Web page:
Discover HASS (Issue 3 - Jan 2013)


I hope 2013 has gotten to a great start for all of you! Like you, I am enjoying seeing our students back on campus and looking forward to meeting prospective students in the months ahead.

Our undergraduate enrolment has increased significantly over the past 3 years and is now nearing the 4,000 mark. The quality of the students we admit is also on the rise, which is perhaps the strongest testimony of the excellent work all of you have been doing. In AY2012, in fact, we admitted a record number of “T15” students and scholarship holders. I would like to first thank all colleagues for your tremendous effort in making HASS a destination of choice for discerning students. In preparation for AY2013, I hope we can build on the momentum we have generated. I thought the “Let’s Talk NTU” event last Saturday went really well, and I look forward to another successful undergraduate admission campaign this year!

Top students will help raise the intellectual tenor of the College, but to me the important point is to provide a transformative education for all our students. To do that, we would need to provide an even richer curriculum and educational experience for our students. ADM is now deep in discussion in revamping its curriculum, with the view of integrating some of its current areas of studies, and is spearheading the development of a new interdisciplinary major in Art History with both HSS and WKWSCI. HSS will have a new Major in Public Policy and Global Affairs, and is planning other new Majors and Minors, especially interdisciplinary programmes. WKWSCI, too, is looking into ways integrating information studies into its communication studies curriculum.

The College has won a grant from the Ministry of Education to develop interdisciplinary offerings and also to enhance our e-learning capabilities. Both are critical to our vision and mission in undergraduate education. Please do get in touch with Associate Dean Neil Murphy, who is leading this project, if you have ideas and suggestions. At the risk of sounding like a broken record, I firmly believe that scholarship and learning do not grow well in academic silos. In 2013, we will also continue our effort in creating more international learning opportunities for our students. Service learning will be another initiative. Better engagement with employers and alumni, too, will further support HASS’s rising trajectory.

The growth of graduate education in HASS over the past few years is truly something we can all be proud of. In AY2009, there were 61 PhD students in the College; in AY2012, the number has grown to 147. Selectivity has been robust as well. While I have no doubt that student numbers will continue to grow, quality remains our primary concern. Associate Dean May Lwin will be charting a coordinated recruitment effort at the College level. At the same time, the HASS Graduate Education Committee will be reviewing our curricula and exploring new cross-School modules and team teaching. The Schools will also be working to provide greater research support for students and more graduate student exchange opportunities. Before too long, I hope to be able to announce our first joint PhD programme with a top overseas partner university.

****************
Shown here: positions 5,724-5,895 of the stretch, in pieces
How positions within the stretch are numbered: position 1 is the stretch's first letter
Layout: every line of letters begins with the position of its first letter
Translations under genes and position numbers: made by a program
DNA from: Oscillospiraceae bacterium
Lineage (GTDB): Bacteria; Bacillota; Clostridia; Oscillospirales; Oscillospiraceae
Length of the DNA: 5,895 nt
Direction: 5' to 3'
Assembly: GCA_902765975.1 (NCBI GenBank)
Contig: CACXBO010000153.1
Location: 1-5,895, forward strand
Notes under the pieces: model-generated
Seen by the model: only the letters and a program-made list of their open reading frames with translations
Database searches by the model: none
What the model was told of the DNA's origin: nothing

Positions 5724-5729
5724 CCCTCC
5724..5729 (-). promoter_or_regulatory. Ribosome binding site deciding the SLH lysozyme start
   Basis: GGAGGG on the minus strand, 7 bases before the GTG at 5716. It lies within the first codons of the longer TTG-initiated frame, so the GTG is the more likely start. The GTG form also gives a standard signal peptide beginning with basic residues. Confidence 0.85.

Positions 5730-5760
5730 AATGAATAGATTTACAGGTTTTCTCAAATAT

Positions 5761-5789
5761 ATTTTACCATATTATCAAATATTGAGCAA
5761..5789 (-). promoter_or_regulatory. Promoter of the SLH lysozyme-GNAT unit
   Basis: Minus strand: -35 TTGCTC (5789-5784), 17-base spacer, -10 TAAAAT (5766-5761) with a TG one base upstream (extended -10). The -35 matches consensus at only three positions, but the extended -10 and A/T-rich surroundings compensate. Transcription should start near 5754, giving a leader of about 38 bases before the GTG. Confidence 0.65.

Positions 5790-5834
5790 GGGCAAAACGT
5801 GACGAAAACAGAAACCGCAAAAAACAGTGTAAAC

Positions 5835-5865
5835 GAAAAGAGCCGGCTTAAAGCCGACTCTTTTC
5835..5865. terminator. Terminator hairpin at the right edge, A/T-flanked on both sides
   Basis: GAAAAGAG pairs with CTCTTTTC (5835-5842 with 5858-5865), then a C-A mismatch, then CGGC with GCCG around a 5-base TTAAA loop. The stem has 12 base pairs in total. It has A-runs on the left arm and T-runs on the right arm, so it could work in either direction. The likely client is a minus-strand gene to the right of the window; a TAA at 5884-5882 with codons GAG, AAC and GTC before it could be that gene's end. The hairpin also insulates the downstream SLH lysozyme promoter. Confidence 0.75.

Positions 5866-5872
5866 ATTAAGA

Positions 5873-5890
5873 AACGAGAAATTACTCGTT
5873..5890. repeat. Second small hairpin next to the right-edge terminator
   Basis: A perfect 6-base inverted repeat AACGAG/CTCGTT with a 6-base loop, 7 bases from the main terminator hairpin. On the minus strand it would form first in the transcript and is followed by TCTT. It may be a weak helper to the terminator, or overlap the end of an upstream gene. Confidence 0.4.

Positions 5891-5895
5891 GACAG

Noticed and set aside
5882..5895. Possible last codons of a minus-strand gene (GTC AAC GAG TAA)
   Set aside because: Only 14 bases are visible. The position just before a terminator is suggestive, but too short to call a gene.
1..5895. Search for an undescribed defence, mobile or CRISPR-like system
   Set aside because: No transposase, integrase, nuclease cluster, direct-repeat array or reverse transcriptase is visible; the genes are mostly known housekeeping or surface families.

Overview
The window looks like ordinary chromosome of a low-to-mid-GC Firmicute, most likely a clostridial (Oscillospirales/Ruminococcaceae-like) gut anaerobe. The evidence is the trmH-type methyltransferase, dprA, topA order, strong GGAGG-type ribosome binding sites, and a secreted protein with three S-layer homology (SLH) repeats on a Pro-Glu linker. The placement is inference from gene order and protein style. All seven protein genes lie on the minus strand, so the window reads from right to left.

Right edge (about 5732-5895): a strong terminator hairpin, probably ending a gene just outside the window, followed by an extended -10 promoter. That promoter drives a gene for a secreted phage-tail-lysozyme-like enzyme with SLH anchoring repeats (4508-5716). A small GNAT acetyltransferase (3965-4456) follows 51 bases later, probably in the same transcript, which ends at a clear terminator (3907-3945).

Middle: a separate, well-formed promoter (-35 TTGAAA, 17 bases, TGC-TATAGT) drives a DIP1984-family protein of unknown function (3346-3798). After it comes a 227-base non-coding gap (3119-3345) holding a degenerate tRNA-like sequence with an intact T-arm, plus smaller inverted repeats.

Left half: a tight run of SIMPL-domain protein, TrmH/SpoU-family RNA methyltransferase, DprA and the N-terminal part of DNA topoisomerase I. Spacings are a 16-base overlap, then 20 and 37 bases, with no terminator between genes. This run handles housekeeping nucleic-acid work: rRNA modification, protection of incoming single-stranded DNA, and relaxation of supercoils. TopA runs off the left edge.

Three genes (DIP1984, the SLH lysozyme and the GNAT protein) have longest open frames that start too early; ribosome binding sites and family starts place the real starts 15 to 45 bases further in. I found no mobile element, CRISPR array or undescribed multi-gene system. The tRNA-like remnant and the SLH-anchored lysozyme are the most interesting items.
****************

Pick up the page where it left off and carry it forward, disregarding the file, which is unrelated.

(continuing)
On the research front, the recent AcRF Tier 1 results brought very good news. In FY2012, HASS faculty submitted a total of 30 proposals, a stunning increase from 16 in FY2011. Of the 30 proposals, 17 were awarded. I urge all faculty members to aim at securing a Tier 1 and/or Tier 2 grant. It is important to dispel the myth that research in the humanities, arts and social sciences does not require funding support. A Tier 1 grant would help establish the PI’s track record, which would be important for larger Tier 2 grant competitions. We fully expect that research funding for the humanities, arts and social sciences will increase in 2013. The Provost, in fact, has set aside some seed funding for colleagues to prepare for large external grant proposals. This complements nicely and augments the College’s grant incentive scheme. Associate Dean K. K. Luke has been organising research networking sessions as well as grant proposal workshops. Please get in touch with KK if you have any questions or suggestions about the various grant calls.

I am delighted to announce that Professor Liu Hong has been conferred the Tan Kah Kee Professorship. Congratulations are also in order for colleagues who have received international awards or have been promoted with tenure to the rank of Associate Professor, or from Lecturers to Senior Lecturers. I would like to take this opportunity to welcome new faculty and staff to the College. We are very happy that you are here and I look forward to working with you.

Our College is growing rapidly and is getting much better known internationally. This is evident, for example, when Boston University recently visited, resulting in an undergraduate student exchange agreement and plans for research collaboration. We are committed to creating an environment in HASS that is open and conducive to learning and research. I very much welcome your suggestions in this shared endeavor.

Best wishes for a successful semester.

Yours sincerely,
Professor Alan K.L. Chan
College of Humanities, Arts, and Social Sciences